A small page count does mean that the author has to decide how much to say about a person. In that, Ms. Rubin has taken care to hit on the highlights, always making sure to show that Diego worked with an eye to the people. She gives more than adequate attention to the murals and what they meant to the poor as well as Diego’s ties to causes he believed in. She’s just as willing to show when he lied about those alliances too, as when he claimed to play a part in the revolt against Porfirio Diaz. By the same token, you see him hobnobbing with rich nobs and if you’re discussing this book with kids you could ask them such pertinent questions as whether or not they feel that Diego’s ties to the rich and influential hurt his credibility or if it cemented him as famous and is why he’s remembered today.
This all begs the obvious question: What the heck do you do with Mr. Rivera’s . . . ah . . . wandering eye, shall we say? The problem with writing about an artist who delved in drugs is how much to say. The problem with a lothario is pretty much an identical quandary. Rubin engages in the breezy, “He had always liked the ladies, and the ladies had always liked him,” following it up with a sly, “despite his bulk and his habit of rarely taking a bath.” In this way she limits herself to just reporting on those affairs Diego conducted that affected his various marriages and engagements. Those that didn't are simply left unsaid. No one will miss them.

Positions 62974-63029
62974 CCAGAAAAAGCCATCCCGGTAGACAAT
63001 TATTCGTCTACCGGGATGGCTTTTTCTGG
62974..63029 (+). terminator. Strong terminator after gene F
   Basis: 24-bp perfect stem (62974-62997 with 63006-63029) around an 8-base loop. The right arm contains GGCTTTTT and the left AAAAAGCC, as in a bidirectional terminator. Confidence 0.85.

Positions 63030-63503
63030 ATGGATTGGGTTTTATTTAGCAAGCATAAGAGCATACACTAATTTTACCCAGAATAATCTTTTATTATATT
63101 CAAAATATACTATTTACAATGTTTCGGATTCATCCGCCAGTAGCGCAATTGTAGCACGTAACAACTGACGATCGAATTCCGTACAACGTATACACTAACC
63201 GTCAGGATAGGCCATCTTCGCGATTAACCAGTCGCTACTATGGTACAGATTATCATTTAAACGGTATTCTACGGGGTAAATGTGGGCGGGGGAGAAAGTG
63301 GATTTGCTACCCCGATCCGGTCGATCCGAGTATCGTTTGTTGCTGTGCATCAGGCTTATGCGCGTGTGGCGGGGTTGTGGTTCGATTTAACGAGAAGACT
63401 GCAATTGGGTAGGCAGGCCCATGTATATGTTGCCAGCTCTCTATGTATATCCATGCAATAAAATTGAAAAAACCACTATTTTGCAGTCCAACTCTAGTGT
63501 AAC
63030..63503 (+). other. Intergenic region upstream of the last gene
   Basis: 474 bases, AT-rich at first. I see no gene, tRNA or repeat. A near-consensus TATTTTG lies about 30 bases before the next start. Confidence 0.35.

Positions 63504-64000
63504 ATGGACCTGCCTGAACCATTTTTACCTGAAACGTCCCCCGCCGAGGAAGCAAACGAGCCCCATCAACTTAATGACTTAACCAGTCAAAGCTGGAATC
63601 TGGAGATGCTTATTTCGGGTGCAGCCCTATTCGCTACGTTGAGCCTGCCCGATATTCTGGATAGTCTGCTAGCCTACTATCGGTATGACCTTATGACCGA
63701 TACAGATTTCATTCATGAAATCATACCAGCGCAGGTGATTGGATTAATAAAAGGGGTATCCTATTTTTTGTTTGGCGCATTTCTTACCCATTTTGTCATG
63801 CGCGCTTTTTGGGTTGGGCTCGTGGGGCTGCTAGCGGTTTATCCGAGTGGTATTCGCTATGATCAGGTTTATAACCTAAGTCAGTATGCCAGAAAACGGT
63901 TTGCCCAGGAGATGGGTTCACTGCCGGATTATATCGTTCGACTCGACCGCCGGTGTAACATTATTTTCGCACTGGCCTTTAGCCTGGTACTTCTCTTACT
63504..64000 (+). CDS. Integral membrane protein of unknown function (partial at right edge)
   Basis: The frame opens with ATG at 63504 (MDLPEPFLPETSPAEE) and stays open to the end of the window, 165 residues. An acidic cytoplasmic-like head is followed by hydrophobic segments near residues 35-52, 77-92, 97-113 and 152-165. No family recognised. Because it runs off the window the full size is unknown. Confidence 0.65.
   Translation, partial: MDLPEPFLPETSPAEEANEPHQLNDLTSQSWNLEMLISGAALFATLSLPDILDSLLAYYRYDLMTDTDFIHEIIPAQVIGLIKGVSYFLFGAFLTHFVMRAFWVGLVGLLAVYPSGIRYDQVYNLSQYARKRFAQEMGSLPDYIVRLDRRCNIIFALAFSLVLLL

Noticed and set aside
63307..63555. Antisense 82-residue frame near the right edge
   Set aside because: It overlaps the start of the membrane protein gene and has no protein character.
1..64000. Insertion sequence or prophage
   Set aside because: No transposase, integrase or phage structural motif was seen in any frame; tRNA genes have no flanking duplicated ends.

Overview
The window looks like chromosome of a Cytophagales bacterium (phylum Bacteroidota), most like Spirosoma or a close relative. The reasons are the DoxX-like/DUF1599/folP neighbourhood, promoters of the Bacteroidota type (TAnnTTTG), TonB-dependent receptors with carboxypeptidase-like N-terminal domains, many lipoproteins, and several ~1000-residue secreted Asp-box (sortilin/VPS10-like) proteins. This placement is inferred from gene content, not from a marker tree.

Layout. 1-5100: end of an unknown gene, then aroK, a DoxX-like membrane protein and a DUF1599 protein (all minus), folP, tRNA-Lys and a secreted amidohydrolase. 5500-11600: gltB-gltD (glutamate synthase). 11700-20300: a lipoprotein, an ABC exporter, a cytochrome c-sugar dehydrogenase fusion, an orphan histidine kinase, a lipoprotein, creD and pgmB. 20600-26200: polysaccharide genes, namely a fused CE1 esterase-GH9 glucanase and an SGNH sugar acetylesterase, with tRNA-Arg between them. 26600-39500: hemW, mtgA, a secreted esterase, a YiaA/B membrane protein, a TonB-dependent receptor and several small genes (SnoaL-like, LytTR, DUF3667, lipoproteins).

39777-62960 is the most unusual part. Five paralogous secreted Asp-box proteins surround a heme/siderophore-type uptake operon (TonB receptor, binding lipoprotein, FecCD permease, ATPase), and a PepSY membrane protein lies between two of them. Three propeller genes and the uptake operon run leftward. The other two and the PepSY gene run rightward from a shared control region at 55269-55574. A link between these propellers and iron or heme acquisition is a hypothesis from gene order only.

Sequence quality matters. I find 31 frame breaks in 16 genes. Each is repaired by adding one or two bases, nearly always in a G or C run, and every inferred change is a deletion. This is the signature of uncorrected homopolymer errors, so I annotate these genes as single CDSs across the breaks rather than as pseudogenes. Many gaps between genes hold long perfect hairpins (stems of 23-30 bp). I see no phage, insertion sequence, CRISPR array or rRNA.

Considering the sheer number of ladies the man slept with, it’s funny to me that books about him for kids really have mostly stayed in the 4-8 year-old range until now. There was “Diego Rivera: His World and Ours” by Duncan Tonatiuh, “Diego: Bigger Than Life” by Carmen Bernier-Grand, and “Diego” by Jeanette Winter. “My Papa Diego and Me” written by Diego’s daughter Guadalupe Rivera Marin was a rare exception of a chapter book on the man, and even that skewed a bit young. With her book Rubin at last gives us a chapter book biography that does credit to the artist himself. Respecting her audience to show Diego’s flaws as well as his triumphs, consider this nuanced portrait of a man every schoolchild should know. Worthy of its subject matter.
On shelves now.